If you like sirap bandung more than Coke, and prefer Coke to Pepsi, you would worse-off if the majority imposes Pepsi on you in a world of Coke versus Pepsi. There is no question of not drinking it unless you leave the system altogether, i.e. migrate out of Malaysia. The analogy does not capture this.

This is where analogy fails. They do not capture the essence of the real world and obscure the choices and its related preference.

But the general dissatisfaction over the choices available cannot be dismissed and indeed it points towards a larger institutional problem. Our current political and democratic process arising from gerrymandered FPTP system is deeply flawed. It is a sign of growing legitimacy crisis that our political system suffers. One solution is the introduction a new way of doing things, and one of them includes reforming our FPTP contest to some kind of proportional representation system where we will not be trapped in a practical binary choice. Now, who is likely to rock the voting system? The incumbent that benefits from the status quo, or the challengers who think the system is unfair?

But until such reforms happen, we are stuck in our current deplorable system. And what we need to do is to appreciate the complexity of our current system rather than simplifying it with elementary tools.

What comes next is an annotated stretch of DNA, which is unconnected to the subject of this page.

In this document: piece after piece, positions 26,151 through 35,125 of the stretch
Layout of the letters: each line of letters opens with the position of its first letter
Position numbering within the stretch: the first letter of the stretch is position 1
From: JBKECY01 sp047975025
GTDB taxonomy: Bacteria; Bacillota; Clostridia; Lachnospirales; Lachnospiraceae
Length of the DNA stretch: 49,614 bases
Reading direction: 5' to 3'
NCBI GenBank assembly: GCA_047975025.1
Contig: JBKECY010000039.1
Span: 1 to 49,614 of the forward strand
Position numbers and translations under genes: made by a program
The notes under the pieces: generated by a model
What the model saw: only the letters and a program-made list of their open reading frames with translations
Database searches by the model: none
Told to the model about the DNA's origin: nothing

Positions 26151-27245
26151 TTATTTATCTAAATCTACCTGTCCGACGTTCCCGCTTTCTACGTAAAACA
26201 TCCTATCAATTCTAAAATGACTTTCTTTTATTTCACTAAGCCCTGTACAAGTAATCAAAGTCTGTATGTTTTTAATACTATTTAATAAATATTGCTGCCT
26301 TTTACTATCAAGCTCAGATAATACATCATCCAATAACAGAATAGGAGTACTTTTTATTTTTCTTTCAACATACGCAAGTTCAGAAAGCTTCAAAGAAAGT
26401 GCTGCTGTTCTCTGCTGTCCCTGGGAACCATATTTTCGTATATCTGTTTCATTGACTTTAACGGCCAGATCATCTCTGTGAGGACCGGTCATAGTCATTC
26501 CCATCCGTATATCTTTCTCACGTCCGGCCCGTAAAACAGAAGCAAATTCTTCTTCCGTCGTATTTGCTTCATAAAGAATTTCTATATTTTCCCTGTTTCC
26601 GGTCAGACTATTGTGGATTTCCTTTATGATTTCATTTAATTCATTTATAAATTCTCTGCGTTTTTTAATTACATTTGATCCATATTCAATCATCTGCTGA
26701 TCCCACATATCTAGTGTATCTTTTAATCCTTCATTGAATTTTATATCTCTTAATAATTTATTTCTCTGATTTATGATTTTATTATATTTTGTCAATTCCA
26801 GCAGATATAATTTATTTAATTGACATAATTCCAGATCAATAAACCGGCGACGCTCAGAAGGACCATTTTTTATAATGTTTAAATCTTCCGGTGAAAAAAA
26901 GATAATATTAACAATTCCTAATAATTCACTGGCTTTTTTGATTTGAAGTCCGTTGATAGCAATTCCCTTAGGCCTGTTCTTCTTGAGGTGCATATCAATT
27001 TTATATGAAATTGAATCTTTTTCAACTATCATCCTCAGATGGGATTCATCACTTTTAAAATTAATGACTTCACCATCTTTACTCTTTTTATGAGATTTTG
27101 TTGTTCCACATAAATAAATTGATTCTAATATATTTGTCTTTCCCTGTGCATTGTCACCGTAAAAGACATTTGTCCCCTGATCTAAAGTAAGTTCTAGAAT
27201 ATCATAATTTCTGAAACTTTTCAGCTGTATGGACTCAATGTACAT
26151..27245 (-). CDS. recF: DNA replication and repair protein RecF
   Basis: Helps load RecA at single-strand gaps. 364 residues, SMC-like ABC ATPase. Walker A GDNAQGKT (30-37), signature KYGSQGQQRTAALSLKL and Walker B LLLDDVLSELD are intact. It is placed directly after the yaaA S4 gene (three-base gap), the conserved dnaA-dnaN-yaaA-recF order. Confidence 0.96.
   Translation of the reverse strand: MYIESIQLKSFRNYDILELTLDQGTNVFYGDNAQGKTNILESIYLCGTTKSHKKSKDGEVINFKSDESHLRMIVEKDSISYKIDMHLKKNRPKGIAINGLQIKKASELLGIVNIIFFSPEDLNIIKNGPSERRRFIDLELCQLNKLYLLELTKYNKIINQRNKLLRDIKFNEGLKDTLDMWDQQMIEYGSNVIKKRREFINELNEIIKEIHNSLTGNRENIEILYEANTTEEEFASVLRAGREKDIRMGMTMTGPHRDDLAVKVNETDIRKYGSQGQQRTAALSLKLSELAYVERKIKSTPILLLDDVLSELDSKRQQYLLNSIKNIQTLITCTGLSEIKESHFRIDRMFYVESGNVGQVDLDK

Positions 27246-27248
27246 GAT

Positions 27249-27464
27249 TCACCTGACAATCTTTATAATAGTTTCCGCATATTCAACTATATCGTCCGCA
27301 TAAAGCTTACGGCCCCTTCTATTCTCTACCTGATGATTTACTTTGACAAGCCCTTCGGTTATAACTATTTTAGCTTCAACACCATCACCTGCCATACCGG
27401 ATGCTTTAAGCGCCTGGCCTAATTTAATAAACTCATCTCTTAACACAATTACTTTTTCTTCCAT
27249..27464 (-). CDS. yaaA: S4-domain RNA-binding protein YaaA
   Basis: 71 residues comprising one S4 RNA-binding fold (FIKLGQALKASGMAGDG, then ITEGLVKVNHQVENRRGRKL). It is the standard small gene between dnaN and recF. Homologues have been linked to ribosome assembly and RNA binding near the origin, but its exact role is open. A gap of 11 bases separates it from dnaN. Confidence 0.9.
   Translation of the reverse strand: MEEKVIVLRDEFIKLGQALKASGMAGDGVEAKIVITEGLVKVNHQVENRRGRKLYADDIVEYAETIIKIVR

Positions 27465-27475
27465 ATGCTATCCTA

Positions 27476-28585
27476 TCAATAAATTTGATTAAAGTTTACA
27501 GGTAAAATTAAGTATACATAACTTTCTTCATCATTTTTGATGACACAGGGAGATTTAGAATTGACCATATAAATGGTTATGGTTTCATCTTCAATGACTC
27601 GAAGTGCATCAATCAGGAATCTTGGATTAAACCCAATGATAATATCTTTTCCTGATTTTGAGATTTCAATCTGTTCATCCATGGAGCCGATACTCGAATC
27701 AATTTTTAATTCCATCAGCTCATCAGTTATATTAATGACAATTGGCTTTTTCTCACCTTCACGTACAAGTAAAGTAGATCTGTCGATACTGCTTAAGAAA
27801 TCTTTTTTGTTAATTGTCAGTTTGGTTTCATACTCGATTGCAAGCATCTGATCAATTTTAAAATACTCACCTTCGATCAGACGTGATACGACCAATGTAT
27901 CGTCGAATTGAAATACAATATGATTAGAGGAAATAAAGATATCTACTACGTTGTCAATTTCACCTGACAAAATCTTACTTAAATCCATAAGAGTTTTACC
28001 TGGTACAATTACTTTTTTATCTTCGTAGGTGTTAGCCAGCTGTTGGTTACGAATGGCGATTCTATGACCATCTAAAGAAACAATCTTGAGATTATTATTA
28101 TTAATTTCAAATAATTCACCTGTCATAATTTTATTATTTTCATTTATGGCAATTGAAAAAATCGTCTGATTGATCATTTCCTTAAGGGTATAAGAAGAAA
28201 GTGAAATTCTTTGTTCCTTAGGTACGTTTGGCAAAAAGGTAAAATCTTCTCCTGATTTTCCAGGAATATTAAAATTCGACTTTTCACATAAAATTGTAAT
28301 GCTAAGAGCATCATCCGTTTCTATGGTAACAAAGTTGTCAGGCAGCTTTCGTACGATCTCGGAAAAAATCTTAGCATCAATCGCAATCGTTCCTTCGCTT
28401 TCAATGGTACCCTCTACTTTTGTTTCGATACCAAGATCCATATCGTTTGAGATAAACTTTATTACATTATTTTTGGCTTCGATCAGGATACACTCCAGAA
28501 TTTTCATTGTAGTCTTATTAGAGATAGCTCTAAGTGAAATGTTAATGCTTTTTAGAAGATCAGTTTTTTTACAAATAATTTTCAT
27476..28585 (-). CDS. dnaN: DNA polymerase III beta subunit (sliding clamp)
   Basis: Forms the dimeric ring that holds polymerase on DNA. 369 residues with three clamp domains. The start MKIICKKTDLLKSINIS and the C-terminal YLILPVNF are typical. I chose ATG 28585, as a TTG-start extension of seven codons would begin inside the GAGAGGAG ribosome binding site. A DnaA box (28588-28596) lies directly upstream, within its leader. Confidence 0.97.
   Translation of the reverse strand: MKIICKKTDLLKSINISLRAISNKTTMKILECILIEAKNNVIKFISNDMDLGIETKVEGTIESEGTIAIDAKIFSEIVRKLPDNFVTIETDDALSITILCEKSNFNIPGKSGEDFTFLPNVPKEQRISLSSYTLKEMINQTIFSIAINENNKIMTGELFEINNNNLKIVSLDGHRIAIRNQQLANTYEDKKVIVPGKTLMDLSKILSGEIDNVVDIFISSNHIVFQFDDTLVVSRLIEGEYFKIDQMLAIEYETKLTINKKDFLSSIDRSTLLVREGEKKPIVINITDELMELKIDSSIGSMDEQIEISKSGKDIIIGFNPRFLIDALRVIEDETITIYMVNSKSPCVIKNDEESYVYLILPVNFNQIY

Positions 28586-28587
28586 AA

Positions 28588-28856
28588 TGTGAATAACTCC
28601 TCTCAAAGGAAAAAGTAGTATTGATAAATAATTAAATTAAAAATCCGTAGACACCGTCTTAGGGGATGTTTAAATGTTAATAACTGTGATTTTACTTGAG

Mohd Hafiz Noor Shams. Some rights reservedMohd Hafiz Noor Shams. Some rights reservedMohd Hafiz Noor Shams. Some rights reserved

Given the current confusing political situation in Malaysia, it is understandable why some voters are thinking of not voting at all. While I am pro-voting with clear preference due to my intention to test the Malaysian system’s ability to facilitate power transfer peacefully, to improve our institutions and due to my belief that power change is the best way to create a competitive and a fairer democracy, I appreciate the non-voting option.

The option off the ballot box tells various political parties that no voter should be taken for granted, and that the cajoling of potential must happen. Efforts at appeasing the voters must happen. Hopefully such appeasement happens at the policy dimension and not as crass as simple handouts. Non-voting is a good credible threat that must exist in a democracy so that the system does not become calcified in a bad equilibrium. For this reason, I am reluctant to berate (too much) those who plan not to go out and vote, however great the temptation is (although I am very much less sympathetic to the spoil-the-vote crowd for it is I feel a very anti-social tactics in the most social of democratic exercises: voting).

Nevertheless on the election day itself, I hope this class of voters would go out and vote eventually because our Malaysian equilibrium is truly horrible and it needs a good jolt. The status quo just will not do and there has to be attempts at changing it.